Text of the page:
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Despite the wind, perhaps 45 knots on the summit, we found calm shelter behind contorted rocks to eat lunch and greet other visitors, including a pair of ravens to whom we offered encouragement, but no lunch, in memory of an incident on another mountain.

There were many moments of dramatic and fast-changing light, mist, views, too fast to draw, even had I been alone; memory and the camera would have to capture what they could, for later reflection and inspiration.

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I love the drama of strong contrasts, the many greys of clouds, deep inky-black land-forms under murky masses of cloud while dazzled by a bright shaft of sunlight and slivers of silver light off wet rocks or a wedge of vivid green-yellow grass against deep blue- or brown-black mountain sides behind.  I feel the urge to paint these things, the motivation is building again to do this.


Descent felt tiring, though not difficult, my feet chafing more than usual, my faithful boots feel like they are less a part of me than previously. Less conversation now, more concentration.  Reaching the road felt good, we had completed a “quality mountain day”, as the guidance notes for my logbook used to say.  We have had food for body, spirit and mind today; bon appetit!


Ben Lomond and Loch Lomond

Under Snow – 2.

Sunday, forecast for cloud and snow most of the day, a good day for indoor things & administration. I achieved some of those things as well as baking bread and toasting an assortment of seeds and nuts, a few of which I gave, before toasting, to a visiting squirrel on my window-ledge. His, or her, I’ll use the former pronoun to mean whatever, climbing is impressive, he leaps from a thin branch to the grit-embedded wall, 10m up, landing squarely and confidently then moving fast over the rough vertical face; if I start climbing again, he’s my teacher. However, this is not about squirrels, though there were many of them about today. This is about a walk in the woods.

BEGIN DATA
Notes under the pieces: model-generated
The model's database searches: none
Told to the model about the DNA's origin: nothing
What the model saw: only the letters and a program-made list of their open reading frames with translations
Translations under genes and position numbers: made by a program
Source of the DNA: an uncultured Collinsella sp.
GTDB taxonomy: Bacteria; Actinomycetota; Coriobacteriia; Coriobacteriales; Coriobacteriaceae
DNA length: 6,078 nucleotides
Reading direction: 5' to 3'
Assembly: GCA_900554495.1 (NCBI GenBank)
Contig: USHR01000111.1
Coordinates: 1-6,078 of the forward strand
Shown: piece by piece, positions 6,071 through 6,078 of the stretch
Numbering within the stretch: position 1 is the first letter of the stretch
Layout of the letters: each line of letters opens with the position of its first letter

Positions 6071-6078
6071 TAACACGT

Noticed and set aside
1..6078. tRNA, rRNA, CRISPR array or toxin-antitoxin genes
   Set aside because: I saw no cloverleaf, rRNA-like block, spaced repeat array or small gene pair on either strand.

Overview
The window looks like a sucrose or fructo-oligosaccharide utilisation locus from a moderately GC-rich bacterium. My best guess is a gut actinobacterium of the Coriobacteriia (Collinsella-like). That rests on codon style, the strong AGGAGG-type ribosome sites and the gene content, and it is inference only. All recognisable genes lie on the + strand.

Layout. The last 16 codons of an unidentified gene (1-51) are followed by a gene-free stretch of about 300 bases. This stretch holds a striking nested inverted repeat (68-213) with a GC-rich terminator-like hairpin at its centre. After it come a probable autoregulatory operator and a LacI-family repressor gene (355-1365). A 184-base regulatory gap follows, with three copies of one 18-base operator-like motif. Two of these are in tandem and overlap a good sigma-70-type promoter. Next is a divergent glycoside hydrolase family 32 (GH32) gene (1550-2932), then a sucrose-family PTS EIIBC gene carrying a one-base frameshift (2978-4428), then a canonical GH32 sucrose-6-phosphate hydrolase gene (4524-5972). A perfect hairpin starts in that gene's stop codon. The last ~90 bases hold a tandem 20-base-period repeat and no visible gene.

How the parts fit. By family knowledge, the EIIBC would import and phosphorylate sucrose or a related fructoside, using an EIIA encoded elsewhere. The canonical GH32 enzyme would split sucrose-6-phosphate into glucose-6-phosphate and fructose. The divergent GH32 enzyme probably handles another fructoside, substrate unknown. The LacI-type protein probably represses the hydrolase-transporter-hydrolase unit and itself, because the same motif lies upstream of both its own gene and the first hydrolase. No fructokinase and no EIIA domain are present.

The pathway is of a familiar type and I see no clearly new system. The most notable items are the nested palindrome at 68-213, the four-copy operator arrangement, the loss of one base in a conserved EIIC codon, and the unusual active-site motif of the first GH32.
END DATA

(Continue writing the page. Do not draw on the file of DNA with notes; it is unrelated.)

The fresh snow lay on almost every branch, even the finest, to an even depth. It struck me how amazing this is, that despite the snow flakes falling with plenty of space in between them (at least 10cm to my guesstimate), in a short time several had landed on top of and next to each other so as to cover everything. It made me realise the power of the random event, given enough of them, every possible combination can happen, no mystery intent nor agency necessary.